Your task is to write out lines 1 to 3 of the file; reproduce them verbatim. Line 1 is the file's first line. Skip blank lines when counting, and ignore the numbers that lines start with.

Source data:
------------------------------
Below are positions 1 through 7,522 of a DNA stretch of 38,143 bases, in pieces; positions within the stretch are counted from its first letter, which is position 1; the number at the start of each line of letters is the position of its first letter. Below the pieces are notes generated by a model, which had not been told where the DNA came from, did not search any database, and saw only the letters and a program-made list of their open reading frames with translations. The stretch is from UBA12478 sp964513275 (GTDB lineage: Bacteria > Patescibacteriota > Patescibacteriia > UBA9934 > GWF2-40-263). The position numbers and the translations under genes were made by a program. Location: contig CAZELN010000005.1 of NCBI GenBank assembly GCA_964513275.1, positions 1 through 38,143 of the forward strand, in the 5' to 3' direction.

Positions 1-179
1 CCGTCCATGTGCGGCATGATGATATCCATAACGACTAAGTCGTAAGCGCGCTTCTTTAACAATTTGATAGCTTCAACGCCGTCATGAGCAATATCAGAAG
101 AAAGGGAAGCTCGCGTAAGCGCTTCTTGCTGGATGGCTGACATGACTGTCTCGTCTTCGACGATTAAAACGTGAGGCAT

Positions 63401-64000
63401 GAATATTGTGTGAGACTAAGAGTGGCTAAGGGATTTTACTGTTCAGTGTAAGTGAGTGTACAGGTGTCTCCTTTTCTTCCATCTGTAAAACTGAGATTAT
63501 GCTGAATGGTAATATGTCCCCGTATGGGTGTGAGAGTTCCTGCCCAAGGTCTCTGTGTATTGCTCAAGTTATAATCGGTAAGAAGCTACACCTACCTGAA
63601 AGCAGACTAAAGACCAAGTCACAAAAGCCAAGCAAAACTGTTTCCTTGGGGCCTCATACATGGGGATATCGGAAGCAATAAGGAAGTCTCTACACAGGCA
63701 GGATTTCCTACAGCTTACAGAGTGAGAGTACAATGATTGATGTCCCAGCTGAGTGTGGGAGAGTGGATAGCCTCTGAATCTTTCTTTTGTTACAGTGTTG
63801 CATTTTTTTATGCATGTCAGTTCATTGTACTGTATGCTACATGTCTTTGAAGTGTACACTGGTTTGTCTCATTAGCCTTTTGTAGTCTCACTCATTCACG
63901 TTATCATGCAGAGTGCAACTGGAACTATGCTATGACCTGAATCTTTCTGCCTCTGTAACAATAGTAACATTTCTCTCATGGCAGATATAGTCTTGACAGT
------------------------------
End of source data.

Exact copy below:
Below are positions 1 through 7,522 of a DNA stretch of 38,143 bases, in pieces; positions within the stretch are counted from its first letter, which is position 1; the number at the start of each line of letters is the position of its first letter. Below the pieces are notes generated by a model, which had not been told where the DNA came from, did not search any database, and saw only the letters and a program-made list of their open reading frames with translations. The stretch is from UBA12478 sp964513275 (GTDB lineage: Bacteria > Patescibacteriota > Patescibacteriia > UBA9934 > GWF2-40-263). The position numbers and the translations under genes were made by a program. Location: contig CAZELN010000005.1 of NCBI GenBank assembly GCA_964513275.1, positions 1 through 38,143 of the forward strand, in the 5' to 3' direction.

Positions 1-179
1 CCGTCCATGTGCGGCATGATGATATCCATAACGACTAAGTCGTAAGCGCGCTTCTTTAACAATTTGATAGCTTCAACGCCGTCATGAGCAATATCAGAAG